Arizona Senate, District 29

Arizona's 30 state senators each represent a unique district of voters. Republicans have held the majority in recent years, although most recently by only a handful of votes.The job pays $24,000 a year, plus mileage and per-diem during session.

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    Martin J. Quezada
    (Dem)

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Biographical Information

Why are you the best person for the job?

Do you support the teacher pay-raise plan passed by the Legislature and signed by Gov. Doug Ducey? Why or why not?

State funding for Arizona schools remains below pre-recession levels. How should the state address funding for its schools in next year’s budget? How would you pay for any increases?

Does Arizona do enough to require accountability and transparency for charter schools?

Would you support stricter gun laws, including raising the minimum age to 21 for all gun purchases, banning bump stocks and universal background checks on gun sales between private parties?

What should Arizona do to prevent mass shootings in schools?

As a legislator, would you be inclined to support additional tax cuts for individuals or businesses? If so, which taxes would you like to see reduced?

Should recreational marijuana use be legalized in Arizona? Why or why not?

Has Arizona taken the right approach by increasing restrictions on abortion providers and clinics? Why or why not?

What should Arizona be doing to prepare for a potential water-shortage declaration on the Colorado River?

Would you support a statewide law that bans discrimination against lesbian, gay, bisexual and transgender people in public accommodations, such as restaurants and other businesses? Why or why not?

Would you support a statewide law to allow business owners and others to deny services to customers based on religious beliefs? Why or why not?

In terms of the economy, how can the Legislature best encourage sustainable growth that benefits people of all income levels?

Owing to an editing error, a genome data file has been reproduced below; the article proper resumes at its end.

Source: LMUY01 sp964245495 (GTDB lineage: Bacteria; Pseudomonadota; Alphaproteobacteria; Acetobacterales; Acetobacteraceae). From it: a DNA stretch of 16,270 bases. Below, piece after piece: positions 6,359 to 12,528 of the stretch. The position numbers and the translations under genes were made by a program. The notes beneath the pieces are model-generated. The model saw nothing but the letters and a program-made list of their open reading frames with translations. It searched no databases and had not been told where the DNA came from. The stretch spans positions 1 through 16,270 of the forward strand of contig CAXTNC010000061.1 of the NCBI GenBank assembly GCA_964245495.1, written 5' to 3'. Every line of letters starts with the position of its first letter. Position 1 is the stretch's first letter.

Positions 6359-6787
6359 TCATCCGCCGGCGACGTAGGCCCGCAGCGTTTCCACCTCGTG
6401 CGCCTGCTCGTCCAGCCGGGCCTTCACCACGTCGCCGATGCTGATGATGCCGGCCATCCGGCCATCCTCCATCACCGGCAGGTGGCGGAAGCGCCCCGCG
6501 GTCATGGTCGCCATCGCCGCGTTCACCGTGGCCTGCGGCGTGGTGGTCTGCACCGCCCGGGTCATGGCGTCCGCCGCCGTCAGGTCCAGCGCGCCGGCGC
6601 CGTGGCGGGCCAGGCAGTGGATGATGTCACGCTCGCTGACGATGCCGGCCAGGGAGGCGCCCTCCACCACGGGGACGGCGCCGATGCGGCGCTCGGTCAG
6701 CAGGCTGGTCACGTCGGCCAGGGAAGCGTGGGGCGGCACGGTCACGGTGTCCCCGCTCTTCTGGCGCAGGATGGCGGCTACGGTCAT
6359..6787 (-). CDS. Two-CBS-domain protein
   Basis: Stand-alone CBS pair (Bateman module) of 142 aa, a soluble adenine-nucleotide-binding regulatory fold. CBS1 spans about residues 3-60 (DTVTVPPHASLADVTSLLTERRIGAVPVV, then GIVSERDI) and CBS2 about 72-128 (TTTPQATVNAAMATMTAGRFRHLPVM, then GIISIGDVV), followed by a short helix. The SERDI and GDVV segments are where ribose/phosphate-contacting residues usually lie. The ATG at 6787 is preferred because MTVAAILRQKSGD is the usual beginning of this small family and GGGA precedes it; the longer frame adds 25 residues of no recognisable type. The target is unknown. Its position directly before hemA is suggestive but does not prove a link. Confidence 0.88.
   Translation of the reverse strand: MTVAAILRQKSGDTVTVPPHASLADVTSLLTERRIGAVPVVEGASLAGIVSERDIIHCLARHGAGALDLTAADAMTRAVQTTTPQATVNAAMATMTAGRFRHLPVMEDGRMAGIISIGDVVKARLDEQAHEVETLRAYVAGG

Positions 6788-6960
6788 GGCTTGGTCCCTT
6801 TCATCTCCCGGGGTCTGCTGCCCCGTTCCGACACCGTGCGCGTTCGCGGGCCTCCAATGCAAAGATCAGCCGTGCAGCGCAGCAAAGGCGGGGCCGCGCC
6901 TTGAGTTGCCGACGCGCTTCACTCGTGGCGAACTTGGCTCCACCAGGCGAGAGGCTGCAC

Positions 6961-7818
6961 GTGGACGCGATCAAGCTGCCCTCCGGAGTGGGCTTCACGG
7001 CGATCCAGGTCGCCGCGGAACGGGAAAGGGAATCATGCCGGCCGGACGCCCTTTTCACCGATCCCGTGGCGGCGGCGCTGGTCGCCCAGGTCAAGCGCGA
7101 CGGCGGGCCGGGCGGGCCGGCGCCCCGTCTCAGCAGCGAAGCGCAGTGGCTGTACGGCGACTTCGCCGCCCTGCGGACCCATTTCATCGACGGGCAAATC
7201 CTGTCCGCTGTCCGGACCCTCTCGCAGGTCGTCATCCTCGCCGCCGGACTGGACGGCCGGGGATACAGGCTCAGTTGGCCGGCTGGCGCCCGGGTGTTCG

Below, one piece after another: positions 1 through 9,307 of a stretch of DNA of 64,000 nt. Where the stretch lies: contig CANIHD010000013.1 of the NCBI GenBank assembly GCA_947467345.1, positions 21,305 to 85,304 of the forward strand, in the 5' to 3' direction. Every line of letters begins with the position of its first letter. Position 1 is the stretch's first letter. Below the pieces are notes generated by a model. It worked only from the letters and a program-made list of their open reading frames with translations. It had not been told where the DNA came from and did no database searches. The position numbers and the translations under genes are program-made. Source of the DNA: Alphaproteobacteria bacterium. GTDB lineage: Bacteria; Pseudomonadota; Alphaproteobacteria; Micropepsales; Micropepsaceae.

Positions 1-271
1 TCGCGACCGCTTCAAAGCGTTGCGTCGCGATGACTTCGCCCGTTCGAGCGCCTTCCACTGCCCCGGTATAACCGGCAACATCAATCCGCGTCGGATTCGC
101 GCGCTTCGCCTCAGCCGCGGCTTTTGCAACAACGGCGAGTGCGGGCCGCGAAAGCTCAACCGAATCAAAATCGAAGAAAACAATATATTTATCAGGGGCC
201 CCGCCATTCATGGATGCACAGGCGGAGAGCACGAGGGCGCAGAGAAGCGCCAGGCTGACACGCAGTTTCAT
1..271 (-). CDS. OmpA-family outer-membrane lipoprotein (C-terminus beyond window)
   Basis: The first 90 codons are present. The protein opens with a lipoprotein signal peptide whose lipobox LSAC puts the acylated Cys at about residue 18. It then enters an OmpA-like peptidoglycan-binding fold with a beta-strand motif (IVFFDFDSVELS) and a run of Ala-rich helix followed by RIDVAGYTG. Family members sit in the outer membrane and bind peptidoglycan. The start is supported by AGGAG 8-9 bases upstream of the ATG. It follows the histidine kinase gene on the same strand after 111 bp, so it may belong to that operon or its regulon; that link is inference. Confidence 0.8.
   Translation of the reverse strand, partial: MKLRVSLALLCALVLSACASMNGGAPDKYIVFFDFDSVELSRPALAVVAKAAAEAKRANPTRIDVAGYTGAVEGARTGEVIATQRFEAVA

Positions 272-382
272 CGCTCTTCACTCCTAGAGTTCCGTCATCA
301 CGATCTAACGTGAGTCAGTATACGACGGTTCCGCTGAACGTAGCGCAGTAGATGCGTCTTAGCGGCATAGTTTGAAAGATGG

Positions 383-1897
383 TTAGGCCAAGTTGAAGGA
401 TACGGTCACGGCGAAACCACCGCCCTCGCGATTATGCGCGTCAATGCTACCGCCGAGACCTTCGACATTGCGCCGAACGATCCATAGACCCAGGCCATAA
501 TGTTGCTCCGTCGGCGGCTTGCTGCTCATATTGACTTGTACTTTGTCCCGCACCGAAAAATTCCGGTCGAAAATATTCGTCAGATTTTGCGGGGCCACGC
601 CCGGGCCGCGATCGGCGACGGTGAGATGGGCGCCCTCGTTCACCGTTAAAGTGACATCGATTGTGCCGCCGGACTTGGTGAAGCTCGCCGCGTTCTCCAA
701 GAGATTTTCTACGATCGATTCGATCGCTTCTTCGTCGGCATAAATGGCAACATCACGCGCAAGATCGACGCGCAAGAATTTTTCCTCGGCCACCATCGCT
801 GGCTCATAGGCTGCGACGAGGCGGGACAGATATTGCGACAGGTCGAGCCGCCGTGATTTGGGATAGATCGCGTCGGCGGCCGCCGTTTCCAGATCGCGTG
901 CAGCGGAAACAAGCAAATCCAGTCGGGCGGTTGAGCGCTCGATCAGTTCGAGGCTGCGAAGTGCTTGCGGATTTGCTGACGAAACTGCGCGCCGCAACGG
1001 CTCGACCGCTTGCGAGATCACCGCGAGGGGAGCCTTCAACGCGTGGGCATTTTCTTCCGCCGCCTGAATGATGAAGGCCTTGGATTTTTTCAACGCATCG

Do you support further expanding the Empowerment Scholarship Account program, which provides state funding for private-school education?

What is your position on Proposition 305, the ballot measure that would repeal the Legislature’s 2017 expansion of the voucher program?

What role should Arizona play in helping the federal government secure the border with Mexico?

Has the Legislature done enough to address concerns about sexual harassment among its membership?

Is there an issue not mentioned about that you feel hasn’t received enough attention at the Capitol? How would you address it?

What is the greatest threat to Arizona’s future, and how would you address it?

Last spring, lawmakers – at the direction of the governor’s office – opted to not authorize the state’s expenditure of $56 million in federal aid for child-care costs for the working poor. Should the state accept the $56 million? Why or why not?

Family members who take in their relative’s children when the kids are removed from their parents’ home get a sliver of the money paid to foster parents, about $45 a month, compared to $650. What responsibility, if any, does the state have to these family members? Should they be paid the same as foster parents?

Age 41
Twitter @SenQuezada29
Campaign Phone (602) 653-0437
I have been committed to being a voice for the people of AZ, rather than special or corporate interests that typically dominate political discourse. In being a voice, my goal has been to propose progressive, yet common sense ideas that improve people’s lives, allow them to bring home more pay, and raise happy and healthy families. I have always voted for the interests of the people, not my personal political ambitions. This has allowed me the freedom to speak the truth, take calculated risks and stay ahead of the curve in terms of moving policies that are progressive and beneficial to the people of AZ.